Performance Engineering Techniques
What is the process of calculating energy using performance engineering?
The main consumers of power on a server will be the CPU, the GPU and the memory. Estimating how much each consumes will give you an estimate of how much power your server, or your application on a server, consumes. We consider energy spent to be directly proportional to power as E= P*t.
What is the formula for power calculation?
The power calculation formula is as follows:
- c = the number of cores
- P_c = the power consumption of the CPU
- P_g = the power consumption of the GPU
- g = the number of memory sticks
- P_r = the power consumption of the memory
How do you get the power consumed value (P_c, P_g, P_r) in the above formula?
We can use performance tests to calculate CPU and memory utilisation values. However, energy is not a linear function of utilisation: An idle computer, even one at zero percent utilisation, still draws electricity. This static power draw varies by configuration and by hardware components, but all components have some static power draw. This is called the energy proportionality principle.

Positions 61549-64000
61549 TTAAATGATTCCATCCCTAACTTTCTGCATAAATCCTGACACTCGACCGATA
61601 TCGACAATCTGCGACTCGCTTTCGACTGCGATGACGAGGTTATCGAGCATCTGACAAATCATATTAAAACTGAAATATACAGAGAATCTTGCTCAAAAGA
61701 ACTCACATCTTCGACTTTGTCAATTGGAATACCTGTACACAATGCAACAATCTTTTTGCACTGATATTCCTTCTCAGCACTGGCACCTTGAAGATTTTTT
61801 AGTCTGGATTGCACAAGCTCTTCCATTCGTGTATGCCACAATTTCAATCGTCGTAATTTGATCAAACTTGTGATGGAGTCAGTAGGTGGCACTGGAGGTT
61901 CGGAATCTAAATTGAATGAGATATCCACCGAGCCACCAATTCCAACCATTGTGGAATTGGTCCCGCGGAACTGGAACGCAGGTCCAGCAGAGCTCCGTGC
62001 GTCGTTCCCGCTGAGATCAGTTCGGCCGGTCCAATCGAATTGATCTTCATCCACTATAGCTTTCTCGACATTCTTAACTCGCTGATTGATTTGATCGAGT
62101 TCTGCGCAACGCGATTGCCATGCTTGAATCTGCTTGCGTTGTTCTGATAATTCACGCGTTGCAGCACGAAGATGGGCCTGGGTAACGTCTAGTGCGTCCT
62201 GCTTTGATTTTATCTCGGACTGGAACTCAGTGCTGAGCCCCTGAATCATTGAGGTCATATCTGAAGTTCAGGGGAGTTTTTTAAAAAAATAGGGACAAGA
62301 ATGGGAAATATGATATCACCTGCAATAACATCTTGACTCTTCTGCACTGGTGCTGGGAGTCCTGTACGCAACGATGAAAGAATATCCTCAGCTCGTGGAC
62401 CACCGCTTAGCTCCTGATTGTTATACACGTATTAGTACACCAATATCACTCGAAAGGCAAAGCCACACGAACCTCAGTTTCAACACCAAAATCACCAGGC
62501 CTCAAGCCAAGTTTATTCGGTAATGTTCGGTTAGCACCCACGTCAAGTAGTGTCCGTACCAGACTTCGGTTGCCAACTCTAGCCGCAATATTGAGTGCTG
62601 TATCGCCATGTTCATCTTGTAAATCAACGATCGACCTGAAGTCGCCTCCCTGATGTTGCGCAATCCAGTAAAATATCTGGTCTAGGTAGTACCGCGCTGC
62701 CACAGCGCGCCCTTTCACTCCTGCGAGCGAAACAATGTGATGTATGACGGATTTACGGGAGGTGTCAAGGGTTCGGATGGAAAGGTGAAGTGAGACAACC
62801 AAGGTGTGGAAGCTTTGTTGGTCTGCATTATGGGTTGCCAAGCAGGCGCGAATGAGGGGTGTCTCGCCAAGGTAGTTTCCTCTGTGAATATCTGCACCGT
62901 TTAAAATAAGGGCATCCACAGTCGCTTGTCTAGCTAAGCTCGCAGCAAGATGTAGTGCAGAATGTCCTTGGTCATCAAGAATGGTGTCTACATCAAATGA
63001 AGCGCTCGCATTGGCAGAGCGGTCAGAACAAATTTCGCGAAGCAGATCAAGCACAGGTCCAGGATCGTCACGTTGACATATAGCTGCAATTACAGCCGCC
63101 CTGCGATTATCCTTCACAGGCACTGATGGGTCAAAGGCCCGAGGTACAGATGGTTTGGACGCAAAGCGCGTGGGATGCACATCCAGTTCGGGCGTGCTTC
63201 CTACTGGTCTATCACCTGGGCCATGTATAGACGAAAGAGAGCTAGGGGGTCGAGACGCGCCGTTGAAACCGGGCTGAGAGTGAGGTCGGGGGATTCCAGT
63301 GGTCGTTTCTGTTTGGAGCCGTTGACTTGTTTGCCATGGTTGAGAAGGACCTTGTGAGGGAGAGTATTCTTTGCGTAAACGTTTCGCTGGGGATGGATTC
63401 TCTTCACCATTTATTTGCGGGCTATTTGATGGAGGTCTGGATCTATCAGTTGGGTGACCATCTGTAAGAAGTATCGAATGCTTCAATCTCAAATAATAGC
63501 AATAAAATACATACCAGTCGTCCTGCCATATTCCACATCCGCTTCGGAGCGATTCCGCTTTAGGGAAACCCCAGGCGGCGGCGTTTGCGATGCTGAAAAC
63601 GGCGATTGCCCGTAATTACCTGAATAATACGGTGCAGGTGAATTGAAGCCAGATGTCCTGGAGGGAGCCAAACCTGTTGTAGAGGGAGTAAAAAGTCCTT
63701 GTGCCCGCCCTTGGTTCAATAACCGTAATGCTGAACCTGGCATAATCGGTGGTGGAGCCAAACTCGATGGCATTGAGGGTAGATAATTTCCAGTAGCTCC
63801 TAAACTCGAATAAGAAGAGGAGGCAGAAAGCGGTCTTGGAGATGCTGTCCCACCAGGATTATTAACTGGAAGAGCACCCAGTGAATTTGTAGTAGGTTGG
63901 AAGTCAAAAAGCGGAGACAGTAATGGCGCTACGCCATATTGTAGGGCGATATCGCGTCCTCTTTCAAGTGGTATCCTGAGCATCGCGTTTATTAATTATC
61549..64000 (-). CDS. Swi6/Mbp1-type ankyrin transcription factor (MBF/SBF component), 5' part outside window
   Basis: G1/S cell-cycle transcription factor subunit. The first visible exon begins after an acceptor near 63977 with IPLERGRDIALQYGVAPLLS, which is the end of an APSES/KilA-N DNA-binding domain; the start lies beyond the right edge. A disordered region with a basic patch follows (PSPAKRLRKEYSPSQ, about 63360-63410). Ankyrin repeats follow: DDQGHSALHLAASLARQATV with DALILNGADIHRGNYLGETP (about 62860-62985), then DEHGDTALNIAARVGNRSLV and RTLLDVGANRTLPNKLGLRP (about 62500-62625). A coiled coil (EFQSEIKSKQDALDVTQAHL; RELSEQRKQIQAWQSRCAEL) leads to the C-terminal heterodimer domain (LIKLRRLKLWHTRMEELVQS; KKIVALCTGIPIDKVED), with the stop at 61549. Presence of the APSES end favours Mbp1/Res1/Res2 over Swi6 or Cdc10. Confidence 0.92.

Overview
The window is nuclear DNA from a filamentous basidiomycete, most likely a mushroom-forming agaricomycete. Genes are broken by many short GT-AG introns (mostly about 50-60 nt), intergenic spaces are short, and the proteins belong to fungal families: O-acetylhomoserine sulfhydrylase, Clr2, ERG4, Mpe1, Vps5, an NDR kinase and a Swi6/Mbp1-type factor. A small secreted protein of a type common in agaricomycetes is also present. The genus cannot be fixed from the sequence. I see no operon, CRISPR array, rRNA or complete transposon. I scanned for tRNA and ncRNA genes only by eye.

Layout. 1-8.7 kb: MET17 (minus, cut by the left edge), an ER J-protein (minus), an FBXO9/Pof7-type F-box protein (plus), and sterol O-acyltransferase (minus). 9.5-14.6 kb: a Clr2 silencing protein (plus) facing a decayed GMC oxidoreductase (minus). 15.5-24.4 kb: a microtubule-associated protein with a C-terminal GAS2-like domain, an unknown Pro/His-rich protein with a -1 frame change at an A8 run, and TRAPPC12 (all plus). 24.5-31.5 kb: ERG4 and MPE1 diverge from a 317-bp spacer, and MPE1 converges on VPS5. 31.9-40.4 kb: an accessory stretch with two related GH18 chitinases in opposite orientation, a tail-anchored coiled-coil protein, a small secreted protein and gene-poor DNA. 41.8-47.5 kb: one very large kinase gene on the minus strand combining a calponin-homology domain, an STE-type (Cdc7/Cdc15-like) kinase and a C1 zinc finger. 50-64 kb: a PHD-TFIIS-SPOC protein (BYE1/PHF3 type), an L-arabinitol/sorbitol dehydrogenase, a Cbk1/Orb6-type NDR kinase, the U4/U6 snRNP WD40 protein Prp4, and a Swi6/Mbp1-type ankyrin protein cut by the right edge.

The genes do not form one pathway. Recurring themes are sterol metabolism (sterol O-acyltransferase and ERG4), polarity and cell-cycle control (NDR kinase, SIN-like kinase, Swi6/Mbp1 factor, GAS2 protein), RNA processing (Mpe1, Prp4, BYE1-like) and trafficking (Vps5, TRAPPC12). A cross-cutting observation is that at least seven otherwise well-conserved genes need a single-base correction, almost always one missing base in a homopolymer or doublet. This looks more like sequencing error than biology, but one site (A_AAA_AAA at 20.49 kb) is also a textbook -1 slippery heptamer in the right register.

How do you convert utilisation to power?
The conversion is documented in the SCI open data project and is available here - Utilisation to power conversion
The output is called the TDP coefficient. This TDP coefficient is then multiplied by the thermal design power rating on the specific component.
What is Thermal Design Power or TDP ?
The TDP number helps with designing what cooling the component needs. Although this has an impact on energy consumption, it does not contribute directly to the estimation.
What is the dataset that can can be used for finding the TDP of servers/memory?
Hardware manufacturers provide a data sheet for all their components which contain the TDP number. For example, the TDP of the server used in Azure App server premium configuration (P2v2) -2nd Generation Intel® Xeon® Platinum 8272CL is 205 Watts